World Journal of Nano Science and Engineering, 2012, 2, 142-147 Published Online September 2012 (
Low Temperature Formation of Silver and Silver-Copper
Alloy Nano-Particles Using Plasma Enhanced
Hydrogenation and Their Optical Properties
Zeinab Kiani, Yaser Abdi, Ezatollah Arzi*
Nanophysics Laboratory, Department of Physics, University of Tehran, Tehran, Iran
Email: *
Received November 22, 2011; revised January 12, 2012; accepted May 23, 2012
In this paper, a novel method of producing nanoparticles at low temperatures using hydrogen bombardment of thin
films, deposited on glass substrates, is introduced. Silver nanoparticles were obtained by this method in our Plasma En-
hanced Chemical Vapor Deposition system. Optical and morphological characteristics of these nanoparticles were ex-
tensively studied for various conditions of plasma treatment, such as plasma power density, temperature, duration of
hydrogen bombardment, thickness of the initial thin metallic film etc. In addition, Ag-Cu alloy nanoparticles on glass
substrates were also achieved. The process of nanoparticle formation in this method shows that several kinds of metals
and semiconductors nanoparticles can be obtained using this approach. Scanning Electron Microscopy, Atomic Force
Microscopy and Transmission Electron Microscopy were used to analyze the nanostructures.
Keywords: Nanoparticles; Plasma; Hydrogen; PECVD; Silver; Alloy
1. Introduction
Because of their linear and nonlinear optical properties,
metal nanoparticles have been widely studied in recent
years. They are suitable candidates for various devices
because of their unique optical [1], electronic [2], cataly-
sis [3], chemical [4] properties. Many different methods
were applied for producing nanoparticles such as chemi-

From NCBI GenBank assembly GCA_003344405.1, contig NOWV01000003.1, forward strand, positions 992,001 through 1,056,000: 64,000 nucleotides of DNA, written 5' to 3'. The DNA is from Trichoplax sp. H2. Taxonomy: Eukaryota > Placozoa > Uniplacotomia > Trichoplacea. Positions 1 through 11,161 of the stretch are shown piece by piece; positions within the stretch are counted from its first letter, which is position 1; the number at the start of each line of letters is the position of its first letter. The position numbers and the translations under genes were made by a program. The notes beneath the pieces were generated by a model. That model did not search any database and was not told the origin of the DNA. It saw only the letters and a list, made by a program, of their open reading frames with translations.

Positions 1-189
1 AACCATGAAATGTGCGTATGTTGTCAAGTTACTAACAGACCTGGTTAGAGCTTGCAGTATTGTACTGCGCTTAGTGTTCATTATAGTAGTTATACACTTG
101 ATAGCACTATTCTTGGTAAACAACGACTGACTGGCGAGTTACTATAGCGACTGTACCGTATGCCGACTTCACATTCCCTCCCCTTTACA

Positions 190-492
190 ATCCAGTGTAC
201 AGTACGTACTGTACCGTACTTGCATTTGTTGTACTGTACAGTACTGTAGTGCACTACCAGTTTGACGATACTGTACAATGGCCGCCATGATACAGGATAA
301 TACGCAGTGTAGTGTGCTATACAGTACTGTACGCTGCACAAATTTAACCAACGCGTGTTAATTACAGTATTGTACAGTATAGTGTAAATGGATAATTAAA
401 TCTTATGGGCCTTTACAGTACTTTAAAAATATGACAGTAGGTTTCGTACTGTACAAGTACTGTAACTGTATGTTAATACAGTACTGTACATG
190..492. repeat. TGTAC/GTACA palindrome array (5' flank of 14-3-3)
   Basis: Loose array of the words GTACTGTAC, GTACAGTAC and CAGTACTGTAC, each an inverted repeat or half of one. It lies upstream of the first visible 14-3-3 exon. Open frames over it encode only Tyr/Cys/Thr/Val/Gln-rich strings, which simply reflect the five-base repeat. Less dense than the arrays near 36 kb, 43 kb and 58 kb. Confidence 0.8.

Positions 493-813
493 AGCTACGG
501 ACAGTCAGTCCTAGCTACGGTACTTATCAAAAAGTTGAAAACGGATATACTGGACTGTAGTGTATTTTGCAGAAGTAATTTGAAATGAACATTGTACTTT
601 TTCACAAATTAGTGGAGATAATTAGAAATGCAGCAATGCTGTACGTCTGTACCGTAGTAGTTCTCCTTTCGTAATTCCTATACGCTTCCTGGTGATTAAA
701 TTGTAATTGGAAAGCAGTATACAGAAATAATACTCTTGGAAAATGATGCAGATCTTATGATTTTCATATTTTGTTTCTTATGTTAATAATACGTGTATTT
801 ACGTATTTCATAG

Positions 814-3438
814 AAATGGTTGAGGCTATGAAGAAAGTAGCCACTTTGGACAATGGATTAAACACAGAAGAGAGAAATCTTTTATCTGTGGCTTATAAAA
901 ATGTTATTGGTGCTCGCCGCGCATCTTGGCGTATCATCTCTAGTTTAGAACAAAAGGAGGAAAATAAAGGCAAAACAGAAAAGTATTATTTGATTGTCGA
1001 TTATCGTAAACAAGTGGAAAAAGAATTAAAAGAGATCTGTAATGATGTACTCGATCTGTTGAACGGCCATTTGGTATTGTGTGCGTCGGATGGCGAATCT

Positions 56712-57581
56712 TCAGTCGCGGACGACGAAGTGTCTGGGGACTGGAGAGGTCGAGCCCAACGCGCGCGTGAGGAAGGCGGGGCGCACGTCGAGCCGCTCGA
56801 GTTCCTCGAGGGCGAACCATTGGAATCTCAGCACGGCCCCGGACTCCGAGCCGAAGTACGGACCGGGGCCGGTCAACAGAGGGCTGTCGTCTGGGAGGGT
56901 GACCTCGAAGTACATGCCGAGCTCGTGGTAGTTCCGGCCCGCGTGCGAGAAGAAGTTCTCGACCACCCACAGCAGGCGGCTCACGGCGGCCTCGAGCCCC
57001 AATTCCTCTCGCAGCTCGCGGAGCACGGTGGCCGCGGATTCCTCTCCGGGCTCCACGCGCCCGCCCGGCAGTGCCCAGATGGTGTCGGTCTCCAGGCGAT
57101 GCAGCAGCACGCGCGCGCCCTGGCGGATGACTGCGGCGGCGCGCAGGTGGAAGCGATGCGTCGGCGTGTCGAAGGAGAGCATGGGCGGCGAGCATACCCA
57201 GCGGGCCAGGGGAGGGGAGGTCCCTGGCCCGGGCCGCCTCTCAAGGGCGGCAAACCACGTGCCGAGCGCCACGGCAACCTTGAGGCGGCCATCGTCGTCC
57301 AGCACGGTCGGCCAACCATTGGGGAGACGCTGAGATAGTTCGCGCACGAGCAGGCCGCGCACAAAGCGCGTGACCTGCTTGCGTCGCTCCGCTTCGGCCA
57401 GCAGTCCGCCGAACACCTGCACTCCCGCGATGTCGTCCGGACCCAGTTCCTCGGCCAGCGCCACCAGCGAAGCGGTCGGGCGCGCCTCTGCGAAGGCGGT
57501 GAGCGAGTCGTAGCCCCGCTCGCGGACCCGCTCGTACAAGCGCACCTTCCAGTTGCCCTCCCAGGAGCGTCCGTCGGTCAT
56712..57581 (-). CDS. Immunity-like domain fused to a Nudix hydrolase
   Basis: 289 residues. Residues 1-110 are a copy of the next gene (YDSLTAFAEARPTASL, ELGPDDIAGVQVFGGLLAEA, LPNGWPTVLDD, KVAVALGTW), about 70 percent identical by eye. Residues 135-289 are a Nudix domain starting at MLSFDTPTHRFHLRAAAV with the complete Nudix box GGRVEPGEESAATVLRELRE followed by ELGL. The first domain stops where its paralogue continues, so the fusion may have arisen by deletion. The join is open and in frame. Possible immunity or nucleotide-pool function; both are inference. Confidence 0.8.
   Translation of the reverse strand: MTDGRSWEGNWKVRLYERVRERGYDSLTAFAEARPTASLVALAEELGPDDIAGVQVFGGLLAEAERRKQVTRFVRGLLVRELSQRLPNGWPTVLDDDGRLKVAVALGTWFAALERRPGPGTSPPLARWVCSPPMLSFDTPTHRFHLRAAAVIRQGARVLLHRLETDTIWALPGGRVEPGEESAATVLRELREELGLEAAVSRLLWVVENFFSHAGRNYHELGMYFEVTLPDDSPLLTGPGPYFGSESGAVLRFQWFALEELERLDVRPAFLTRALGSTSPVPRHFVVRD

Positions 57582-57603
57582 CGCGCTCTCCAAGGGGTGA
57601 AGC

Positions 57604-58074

cal synthesis [5], exploding wire [6], and laser ablation
[7]. We have used a novel different method that produces
nanoparticles at a temperature much lower than the
melting point of their respective bulk using hydrogen
plasma in Enhanced Chemical Vapor Deposition system.
In this work, silver nanoparticles and bimetallic alloy of
silver-copper nanoparticles were produced by this plasma
treatment method. This method can also be used for the
formation of other metallic or semiconductors nanoparti-
cles by PVD method on glass or silicon or other sub-
strates, out of which two examples of nickel and silicon
nanoparticles are presented.
Optical properties of metal nanoparticles are related to
the excitation of surface plasmon. The parameters such
as size and shape [8,9], surrounding medium [10], metal-
lic species [11] of nanoparticles change the excitation
energy of surface plasmons. We have investigated the
effects of size on the absorption spectra of the nanoparti-
2. Experimental
The work started by cleaning the glass substrate in the
standard RCA1 solution, which contained NH3/
H2O2/DI-H2O with relative volume proportions of 1:1:5,
and followed by the deposition of a thin layer of silver
with the thickness of about 10 nm in a thermal evapora-
tion system at the base pressure of 5 × 106 torr [Forma-
tion of bimetallic alloy nanoparticles needs to evaporate
two metallic sources simultaneously in the physical va-
por deposition (PVD) system]. The silver-coated glass
was then put in the direct current plasma enhanced
chemical vapor deposition (DC-PECVD) apparatus, as